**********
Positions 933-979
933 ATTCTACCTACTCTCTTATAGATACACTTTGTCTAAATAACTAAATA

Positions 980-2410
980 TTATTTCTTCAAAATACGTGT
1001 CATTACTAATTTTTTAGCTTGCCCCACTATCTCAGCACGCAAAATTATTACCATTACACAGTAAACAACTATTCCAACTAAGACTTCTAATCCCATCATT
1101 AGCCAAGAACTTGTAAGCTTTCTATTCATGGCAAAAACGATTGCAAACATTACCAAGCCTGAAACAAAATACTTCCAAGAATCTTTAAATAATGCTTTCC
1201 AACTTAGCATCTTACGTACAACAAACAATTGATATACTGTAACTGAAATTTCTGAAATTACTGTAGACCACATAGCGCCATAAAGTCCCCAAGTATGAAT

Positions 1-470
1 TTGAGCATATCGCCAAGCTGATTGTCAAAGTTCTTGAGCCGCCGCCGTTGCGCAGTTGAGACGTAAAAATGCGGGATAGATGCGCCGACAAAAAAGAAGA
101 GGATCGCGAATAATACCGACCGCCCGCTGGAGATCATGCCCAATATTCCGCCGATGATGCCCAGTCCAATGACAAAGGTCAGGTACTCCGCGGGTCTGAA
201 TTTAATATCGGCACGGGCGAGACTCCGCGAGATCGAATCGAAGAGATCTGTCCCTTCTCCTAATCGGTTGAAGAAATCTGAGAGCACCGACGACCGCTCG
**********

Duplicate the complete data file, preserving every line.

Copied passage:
Positions 933-979
933 ATTCTACCTACTCTCTTATAGATACACTTTGTCTAAATAACTAAATA

Positions 980-2410
980 TTATTTCTTCAAAATACGTGT
1001 CATTACTAATTTTTTAGCTTGCCCCACTATCTCAGCACGCAAAATTATTACCATTACACAGTAAACAACTATTCCAACTAAGACTTCTAATCCCATCATT
1101 AGCCAAGAACTTGTAAGCTTTCTATTCATGGCAAAAACGATTGCAAACATTACCAAGCCTGAAACAAAATACTTCCAAGAATCTTTAAATAATGCTTTCC
1201 AACTTAGCATCTTACGTACAACAAACAATTGATATACTGTAACTGAAATTTCTGAAATTACTGTAGACCACATAGCGCCATAAAGTCCCCAAGTATGAAT

Positions 1-470
1 TTGAGCATATCGCCAAGCTGATTGTCAAAGTTCTTGAGCCGCCGCCGTTGCGCAGTTGAGACGTAAAAATGCGGGATAGATGCGCCGACAAAAAAGAAGA
101 GGATCGCGAATAATACCGACCGCCCGCTGGAGATCATGCCCAATATTCCGCCGATGATGCCCAGTCCAATGACAAAGGTCAGGTACTCCGCGGGTCTGAA
201 TTTAATATCGGCACGGGCGAGACTCCGCGAGATCGAATCGAAGAGATCTGTCCCTTCTCCTAATCGGTTGAAGAAATCTGAGAGCACCGACGACCGCTCG